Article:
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How Much Space Do I Need For A Pocket Door To Slide Into The Wall?

The primary benefit of a pocket door for most people is that it creates space in a chosen room so that you can change its purpose or make it a multi-purpose room. But a major factor in whether this is possible is the amount of wall space that is required, and this is a very important factor that is often under-appreciated.


How does a pocket door system work?

how much space do i need for a pocket door to slide into the wall?

Pocket doors are able to create space in a room because they retract into a ‘sleeve’ or ‘pocket’ in the wall when they are opened, rather than use hinges to swing into a room. But this does mean that you need to allow for this additional width in your sizing calculations.

A pocket door kit will include a metal frame and an overhead rail. The frame is very easily constructed, it usually clicks together and requires minimal tools, while the overhead rail is what the door is attached to and how it travels in order to open the door. So the metal frame accommodates the door in both its closed and opened positions, and because of this it is over twice the width of the door itself, and therefore you need to allow for this in your calculations. Also, the timber door itself is not included in a pocket door system, so you need to know the size of the door you intend to install so that you can buy the correct pocket door kit (glass doors are provided with glass door packages).


How to choose the right size of pocket door frame

pocket door sizes

Pocket doors are ideal for installing in a stud wall. This is a type of wall where timber uprights are enclosed by plasterboard or drywall, because there is already a void there in which you can install your pocket door frame. You can install a pocket door in a solid brick wall, but you would need to create a new stud wall alongside your solid wall, and this does encroach on the floor space that you have available in the room. When checking whether the type of wall you have is appropriate for a pocket door, you should also check whether there is pipework or electrical wiring in the wall cavity. This is common in stud walls, and while the pocket can still be accommodated by re-routing the pipes or wires, this is a much bigger job and may be outside your DIY capabilities.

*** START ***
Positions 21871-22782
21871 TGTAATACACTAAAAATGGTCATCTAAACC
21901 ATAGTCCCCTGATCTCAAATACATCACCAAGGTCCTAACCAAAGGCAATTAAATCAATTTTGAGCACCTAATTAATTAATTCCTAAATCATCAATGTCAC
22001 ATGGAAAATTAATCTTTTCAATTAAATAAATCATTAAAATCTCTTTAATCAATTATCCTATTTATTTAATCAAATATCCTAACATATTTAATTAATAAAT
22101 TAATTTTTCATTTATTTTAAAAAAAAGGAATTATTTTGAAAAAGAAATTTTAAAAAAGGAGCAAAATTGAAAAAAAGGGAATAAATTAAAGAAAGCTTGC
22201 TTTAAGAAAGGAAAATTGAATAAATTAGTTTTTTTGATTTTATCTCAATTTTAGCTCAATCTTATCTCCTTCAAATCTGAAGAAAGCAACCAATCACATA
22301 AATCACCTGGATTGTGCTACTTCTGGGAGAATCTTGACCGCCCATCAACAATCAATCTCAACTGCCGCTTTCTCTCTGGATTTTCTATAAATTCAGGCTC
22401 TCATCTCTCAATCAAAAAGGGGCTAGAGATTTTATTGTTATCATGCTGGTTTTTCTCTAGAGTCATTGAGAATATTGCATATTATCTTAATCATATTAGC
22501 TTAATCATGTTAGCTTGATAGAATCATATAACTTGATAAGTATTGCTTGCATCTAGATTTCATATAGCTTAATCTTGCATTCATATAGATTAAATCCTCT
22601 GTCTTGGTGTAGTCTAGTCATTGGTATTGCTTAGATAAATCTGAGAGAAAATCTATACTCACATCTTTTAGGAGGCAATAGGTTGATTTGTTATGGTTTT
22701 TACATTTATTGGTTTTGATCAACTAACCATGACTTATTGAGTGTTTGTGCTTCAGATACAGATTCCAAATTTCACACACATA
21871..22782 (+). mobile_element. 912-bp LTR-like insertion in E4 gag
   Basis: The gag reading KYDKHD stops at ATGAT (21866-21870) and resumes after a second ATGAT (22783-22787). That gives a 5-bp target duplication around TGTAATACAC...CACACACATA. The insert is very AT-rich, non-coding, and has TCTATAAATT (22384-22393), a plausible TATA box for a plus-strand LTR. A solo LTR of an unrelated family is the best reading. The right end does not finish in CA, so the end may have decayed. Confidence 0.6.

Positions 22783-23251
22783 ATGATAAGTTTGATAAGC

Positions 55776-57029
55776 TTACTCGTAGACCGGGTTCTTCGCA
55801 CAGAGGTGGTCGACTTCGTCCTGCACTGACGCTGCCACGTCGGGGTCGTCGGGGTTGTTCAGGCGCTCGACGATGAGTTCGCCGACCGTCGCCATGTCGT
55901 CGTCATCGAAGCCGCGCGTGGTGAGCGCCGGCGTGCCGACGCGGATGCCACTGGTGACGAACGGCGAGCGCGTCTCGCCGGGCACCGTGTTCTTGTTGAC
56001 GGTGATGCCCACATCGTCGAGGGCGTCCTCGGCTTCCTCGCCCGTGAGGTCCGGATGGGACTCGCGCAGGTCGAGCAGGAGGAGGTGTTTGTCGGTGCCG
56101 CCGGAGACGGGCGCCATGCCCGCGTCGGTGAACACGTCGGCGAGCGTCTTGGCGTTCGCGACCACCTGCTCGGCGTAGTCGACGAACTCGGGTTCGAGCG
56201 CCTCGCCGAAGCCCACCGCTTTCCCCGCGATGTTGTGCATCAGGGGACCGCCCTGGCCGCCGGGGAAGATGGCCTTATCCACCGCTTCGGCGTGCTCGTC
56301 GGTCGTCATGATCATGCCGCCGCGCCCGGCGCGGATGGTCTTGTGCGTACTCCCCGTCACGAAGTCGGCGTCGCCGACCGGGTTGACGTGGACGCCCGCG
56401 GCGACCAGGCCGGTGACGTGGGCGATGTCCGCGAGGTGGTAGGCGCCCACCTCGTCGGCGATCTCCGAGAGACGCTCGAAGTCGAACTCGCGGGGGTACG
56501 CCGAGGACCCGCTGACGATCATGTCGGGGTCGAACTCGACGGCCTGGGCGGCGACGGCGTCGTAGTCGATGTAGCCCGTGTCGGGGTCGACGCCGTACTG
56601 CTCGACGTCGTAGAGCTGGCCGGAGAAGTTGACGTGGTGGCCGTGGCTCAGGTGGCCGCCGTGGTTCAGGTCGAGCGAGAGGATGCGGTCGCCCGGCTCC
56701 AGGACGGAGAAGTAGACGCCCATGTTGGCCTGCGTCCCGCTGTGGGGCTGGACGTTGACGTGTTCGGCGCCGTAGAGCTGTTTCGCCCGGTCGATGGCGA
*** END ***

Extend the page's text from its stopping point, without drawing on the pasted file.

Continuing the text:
So the general rule for how much space you need for a pocket door to slide into a wall, is to double the width of the door and then add 36mm to accommodate the frame itself. So if you are installing a 626mm width door, you need an overall ‘pocket’ width of 1288mm, or if you had a 726mm door then you need a 1488mm wall space.

In terms of height, you need the wall space to accommodate the full height of the door, plus the overhead rail, plus some clearance space for ease of movement. So for a 2040mm door height (the standard metric height for most doors) you would need 2115mm wall height space. For a standard imperial height door 1981 you would need 2056mm wall height space.

One important thing to note is that some people like their pocket door to protrude slightly into the doorway, this is so that the door is easy to grab and operate in order to close it, otherwise it will completely disappear and you will need to insert your fingers into the narrow gap of the ‘pocket’ to grab the door. So if the door protrudes into the doorway by a few millimetres and therefore remains accessible, you need to allow for this in your wall space calculations. It might make sense to widen the doorway a little – particularly if it is a high traffic doorway – and therefore this might offset the wall width you have saved by the pocket door protruding slightly, and hence the wall space needed will be roughly the same as it was originally.

Another thing to note is that if you have double doors – such as if you are partitioning a living room and a dining room to create a partially open-plan entertaining space for example - then you will need to make this wall space calculation for both sides of the door.

Choosing the right size for your pocket door is an essential part of the installation process and you can contact the Pocket Door Shop for expert advice and recommendations when choosing one of our pocket door systems.

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